New Poll Shows How Americans Feel About Al Franken Remaining in Office

A majority of voters think the Senate Ethics Committee should investigate Sen. Al Franken (D-Minn.), and half think Franken should resign from the Senate, according to a new POLITICO/Morning Consult poll.

The poll was conducted after radio personality Leeann Tweeden alleged that Franken groped her in 2006, prior to his Senate tenure — but before a second woman, Lindsay Menz, said that Franken touched her inappropriately while he was a senator in 2010. Still, 66 percent of voters said the ethics panel should probe Franken’s conduct, while only 15 percent think the committee should not look into the matter.

Fully 50 percent of voters think Franken, who has served in the Senate since 2009, should resign, and 22 percent think he should not resign.

The Franken results, though, underscore a partisan divide in how voters view allegations of sexual misconduct against political figures. Democratic voters are more likely to find allegations against Democrats credible and endorse significant punishments than Republican voters are when it comes to allegations against GOP lawmakers and candidates.

When it comes to Franken, the partisan gap is narrow: Forty-nine percent of Democrats think he should resign, along with 56 percent of Republicans and 44 percent of independents.

Contrast Franken with Alabama GOP Senate nominee Roy Moore, however. A 57 percent majority of voters say the Senate should expel Moore if he wins the Dec. 12 special election, but the percentage of Democrats who want Moore expelled (73 percent) is significantly greater than the percentage of Republicans (46 percent) who think he should be kicked out of the Senate.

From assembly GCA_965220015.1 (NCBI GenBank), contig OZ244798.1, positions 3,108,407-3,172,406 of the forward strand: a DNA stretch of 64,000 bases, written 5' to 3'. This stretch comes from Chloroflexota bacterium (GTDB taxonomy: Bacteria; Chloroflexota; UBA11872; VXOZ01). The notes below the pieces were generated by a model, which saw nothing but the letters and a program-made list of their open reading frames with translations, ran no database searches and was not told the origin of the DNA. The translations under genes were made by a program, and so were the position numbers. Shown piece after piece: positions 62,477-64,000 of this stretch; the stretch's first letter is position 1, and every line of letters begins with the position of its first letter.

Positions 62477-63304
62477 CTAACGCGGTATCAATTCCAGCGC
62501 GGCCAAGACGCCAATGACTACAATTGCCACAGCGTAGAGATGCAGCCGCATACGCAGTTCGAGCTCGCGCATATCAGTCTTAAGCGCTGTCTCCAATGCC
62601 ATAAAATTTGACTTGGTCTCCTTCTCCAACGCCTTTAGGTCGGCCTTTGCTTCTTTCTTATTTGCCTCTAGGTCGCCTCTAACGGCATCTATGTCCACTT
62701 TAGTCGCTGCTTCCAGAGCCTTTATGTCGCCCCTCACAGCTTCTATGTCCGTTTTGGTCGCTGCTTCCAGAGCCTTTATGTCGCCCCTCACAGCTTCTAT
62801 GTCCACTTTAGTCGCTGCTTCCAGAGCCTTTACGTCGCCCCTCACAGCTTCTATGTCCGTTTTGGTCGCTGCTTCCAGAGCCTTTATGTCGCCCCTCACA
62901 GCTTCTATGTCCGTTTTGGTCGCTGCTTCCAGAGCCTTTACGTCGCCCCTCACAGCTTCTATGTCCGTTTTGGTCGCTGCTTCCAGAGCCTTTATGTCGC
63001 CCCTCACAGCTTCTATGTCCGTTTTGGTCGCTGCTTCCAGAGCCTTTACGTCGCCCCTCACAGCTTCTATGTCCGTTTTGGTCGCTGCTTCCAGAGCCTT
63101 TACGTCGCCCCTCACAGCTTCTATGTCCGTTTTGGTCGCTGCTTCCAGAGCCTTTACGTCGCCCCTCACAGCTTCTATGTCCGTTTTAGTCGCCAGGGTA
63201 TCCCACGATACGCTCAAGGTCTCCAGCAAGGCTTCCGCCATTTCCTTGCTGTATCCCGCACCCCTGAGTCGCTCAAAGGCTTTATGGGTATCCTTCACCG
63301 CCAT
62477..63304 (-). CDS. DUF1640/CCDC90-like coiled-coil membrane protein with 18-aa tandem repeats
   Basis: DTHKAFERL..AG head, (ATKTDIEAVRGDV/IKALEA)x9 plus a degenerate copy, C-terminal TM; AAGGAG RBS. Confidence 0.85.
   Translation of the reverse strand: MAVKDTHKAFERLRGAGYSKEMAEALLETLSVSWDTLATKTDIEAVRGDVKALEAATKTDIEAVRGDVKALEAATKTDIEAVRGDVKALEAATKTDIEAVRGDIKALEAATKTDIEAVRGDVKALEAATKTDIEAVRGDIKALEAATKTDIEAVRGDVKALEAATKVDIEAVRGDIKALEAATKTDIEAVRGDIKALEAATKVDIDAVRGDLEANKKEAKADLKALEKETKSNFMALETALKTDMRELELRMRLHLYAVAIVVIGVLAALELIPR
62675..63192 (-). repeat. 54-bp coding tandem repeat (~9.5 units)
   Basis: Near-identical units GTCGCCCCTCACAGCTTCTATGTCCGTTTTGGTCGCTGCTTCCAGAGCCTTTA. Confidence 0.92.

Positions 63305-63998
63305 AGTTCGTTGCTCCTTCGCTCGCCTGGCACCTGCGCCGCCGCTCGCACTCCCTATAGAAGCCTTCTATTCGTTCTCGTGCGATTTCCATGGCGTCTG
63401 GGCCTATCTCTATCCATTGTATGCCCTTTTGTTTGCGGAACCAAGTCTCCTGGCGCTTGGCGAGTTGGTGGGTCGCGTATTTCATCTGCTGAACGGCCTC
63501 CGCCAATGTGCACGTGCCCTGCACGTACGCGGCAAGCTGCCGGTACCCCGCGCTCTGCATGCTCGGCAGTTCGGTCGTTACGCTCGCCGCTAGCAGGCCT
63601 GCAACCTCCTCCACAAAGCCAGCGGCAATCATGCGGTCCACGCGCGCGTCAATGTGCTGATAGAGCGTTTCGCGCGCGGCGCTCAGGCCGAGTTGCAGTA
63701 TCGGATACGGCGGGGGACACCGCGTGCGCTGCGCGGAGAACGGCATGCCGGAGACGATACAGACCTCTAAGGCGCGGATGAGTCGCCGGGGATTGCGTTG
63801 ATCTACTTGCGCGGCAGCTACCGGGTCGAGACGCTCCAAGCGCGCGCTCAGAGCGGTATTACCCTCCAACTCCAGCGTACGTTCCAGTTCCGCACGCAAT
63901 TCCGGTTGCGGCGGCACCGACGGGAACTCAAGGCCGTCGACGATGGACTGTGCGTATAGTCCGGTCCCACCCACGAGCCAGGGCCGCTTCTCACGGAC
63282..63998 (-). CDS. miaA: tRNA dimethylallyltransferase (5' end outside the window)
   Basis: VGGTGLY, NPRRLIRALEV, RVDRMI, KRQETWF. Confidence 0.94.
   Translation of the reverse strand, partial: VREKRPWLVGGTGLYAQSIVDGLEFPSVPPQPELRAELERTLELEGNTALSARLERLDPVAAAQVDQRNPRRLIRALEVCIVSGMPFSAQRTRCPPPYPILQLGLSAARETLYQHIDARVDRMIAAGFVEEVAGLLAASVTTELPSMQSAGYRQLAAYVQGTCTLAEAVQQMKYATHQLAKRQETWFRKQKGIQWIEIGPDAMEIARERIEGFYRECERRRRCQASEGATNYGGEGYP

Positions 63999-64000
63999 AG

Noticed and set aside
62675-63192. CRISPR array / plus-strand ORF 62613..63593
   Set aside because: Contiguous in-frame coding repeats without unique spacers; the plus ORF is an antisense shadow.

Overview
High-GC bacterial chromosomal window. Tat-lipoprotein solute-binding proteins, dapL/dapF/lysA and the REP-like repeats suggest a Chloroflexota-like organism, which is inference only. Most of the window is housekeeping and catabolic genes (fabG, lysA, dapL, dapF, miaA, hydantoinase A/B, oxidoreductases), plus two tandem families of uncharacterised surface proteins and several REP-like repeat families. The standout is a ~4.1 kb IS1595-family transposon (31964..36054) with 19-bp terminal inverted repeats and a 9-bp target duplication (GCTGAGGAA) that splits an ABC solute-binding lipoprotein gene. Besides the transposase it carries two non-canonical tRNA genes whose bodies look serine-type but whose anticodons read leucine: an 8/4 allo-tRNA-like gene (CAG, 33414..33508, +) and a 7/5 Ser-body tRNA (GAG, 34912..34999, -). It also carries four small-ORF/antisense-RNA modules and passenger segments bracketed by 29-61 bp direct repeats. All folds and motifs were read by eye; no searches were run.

There are also small differences by party in voter perceptions of the charges of sexual misconduct by former President Bill Clinton. Similar percentages of Democrats (65 percent), Republicans (69 percent) and independents (63 percent) find those allegations to be credible.

But compare that with the allegations against President Donald Trump. "Our polling reveals a stark contrast in how Democrats and Republicans view allegations against politicians from their respective political parties,” said Morning Consult co-founder and Chief Research Officer Kyle Dropp. “For example, while 69 percent of Republicans and 65 percent of Democrats say the sexual assault allegations against Clinton are credible, only 37 percent of Republicans and 64 percent of Democrats say the same about allegations made against Trump."